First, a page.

OBJECTIVE. Radiofrequency thermal ablation is a minimally invasive treatment widely used for treatment of liver neoplasms and has also been tested on other types of tumor. Few studies have been published regarding the use of radiofrequency thermal ablation in the treatment of lung neoplasms. This study was performed to evaluate the technical feasibility, the safety, and the efficacy of lung radiofrequency thermal ablation. SUBJECTS AND METHODS. Between February 2002 and March 2003, 18 subjects with unresectable lung neoplasms, four of whom had primary neoplasms and 14 of whom had metastatic neoplasms, underwent lung radiofrequency ablation. The technique was performed percutaneously using a monopolar cooled-tip electrode needle under CT guidance with the patient under general anesthesia. Patients had no more than three nodules with a total diameter of 10 cm and no evidence of extrathoracic disease. A total of 40 nodules were treated in 24 therapeutic sessions. After treatment, patients underwent follow-up every 3 months by CT and nuclear MRI with gadolinium for a median time of 8 months (range, 2-14 months). RESULTS. No evidence of local relapse was discovered in 94.4% of subjects. The treatment was safe and well tolerated. Complications encountered included massive pneumothorax, which occurred in one subject, requiring pleural drainage. Other complications were moderate pneumothorax (also requiring pleural drainage), cough, fever, slight dyspnea, and pain, but these complications were short in duration and successfully treated. CONCLUSION. Radiofrequency thermal ablation is a promising technique in the treatment of patients with lung neoplasms and has been found to be both safe and technically feasible.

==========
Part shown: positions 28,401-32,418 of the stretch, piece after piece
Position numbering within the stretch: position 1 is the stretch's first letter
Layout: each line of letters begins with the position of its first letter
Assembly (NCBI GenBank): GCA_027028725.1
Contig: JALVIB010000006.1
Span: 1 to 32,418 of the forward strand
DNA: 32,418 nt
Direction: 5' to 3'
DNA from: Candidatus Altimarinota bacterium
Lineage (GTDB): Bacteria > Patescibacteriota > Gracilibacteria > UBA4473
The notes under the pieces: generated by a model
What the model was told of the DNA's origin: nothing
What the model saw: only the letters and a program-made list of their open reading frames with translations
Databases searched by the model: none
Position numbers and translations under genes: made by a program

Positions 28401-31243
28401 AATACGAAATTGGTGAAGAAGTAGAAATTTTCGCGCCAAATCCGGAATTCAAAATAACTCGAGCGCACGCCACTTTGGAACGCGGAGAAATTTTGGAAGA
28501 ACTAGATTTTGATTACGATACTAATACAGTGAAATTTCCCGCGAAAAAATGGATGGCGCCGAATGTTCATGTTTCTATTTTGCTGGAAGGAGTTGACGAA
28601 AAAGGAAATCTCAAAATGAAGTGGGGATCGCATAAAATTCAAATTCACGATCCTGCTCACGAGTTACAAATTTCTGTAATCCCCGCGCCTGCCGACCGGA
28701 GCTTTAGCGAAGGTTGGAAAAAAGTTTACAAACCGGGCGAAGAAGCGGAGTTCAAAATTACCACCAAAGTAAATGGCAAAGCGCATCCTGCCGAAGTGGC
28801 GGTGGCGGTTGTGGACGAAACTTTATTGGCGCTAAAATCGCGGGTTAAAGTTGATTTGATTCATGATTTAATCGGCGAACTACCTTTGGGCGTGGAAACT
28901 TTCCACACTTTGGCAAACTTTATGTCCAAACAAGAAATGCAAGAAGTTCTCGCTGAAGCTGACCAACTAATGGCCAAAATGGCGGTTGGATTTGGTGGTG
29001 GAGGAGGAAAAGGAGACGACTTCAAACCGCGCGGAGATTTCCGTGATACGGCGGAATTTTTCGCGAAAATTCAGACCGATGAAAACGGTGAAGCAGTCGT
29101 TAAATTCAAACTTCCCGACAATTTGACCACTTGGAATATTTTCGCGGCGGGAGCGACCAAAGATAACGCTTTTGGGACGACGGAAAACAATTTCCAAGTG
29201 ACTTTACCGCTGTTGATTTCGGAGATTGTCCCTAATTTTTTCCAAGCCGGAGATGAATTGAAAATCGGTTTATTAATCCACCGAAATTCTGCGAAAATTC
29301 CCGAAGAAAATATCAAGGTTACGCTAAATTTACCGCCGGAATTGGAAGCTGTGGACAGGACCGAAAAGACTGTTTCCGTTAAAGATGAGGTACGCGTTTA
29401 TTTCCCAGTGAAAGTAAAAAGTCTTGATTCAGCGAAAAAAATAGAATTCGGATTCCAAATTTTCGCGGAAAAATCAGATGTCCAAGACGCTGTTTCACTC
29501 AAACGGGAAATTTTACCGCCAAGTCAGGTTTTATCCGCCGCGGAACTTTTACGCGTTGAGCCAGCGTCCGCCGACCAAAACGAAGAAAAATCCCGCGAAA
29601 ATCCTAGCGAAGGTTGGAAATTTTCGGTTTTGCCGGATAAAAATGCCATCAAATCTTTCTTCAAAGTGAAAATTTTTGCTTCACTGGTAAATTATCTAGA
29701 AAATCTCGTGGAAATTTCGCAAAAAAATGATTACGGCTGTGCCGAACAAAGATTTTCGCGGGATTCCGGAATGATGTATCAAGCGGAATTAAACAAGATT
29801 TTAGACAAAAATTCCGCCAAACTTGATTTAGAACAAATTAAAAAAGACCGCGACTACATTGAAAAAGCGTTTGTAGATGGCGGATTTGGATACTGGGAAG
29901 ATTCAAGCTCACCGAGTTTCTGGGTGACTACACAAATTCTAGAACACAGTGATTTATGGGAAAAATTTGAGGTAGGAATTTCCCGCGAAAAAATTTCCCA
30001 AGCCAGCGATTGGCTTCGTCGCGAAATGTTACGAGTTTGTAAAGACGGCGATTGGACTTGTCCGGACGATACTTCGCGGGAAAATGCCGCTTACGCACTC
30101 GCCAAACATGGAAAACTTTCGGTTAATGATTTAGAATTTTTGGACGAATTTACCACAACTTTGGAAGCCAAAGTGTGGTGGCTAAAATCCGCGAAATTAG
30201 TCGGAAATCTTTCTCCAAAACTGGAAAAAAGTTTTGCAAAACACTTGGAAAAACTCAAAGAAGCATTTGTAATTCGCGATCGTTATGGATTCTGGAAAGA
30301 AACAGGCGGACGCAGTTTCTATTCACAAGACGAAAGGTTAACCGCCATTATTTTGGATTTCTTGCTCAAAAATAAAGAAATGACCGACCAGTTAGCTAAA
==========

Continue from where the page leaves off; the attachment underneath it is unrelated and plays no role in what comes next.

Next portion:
|Number of pages||8|
|Journal||American Journal of Roentgenology|
|Publication status||Published - Aug 2004|
ASJC Scopus subject areas
- Radiology Nuclear Medicine and imaging
- Radiological and Ultrasound Technology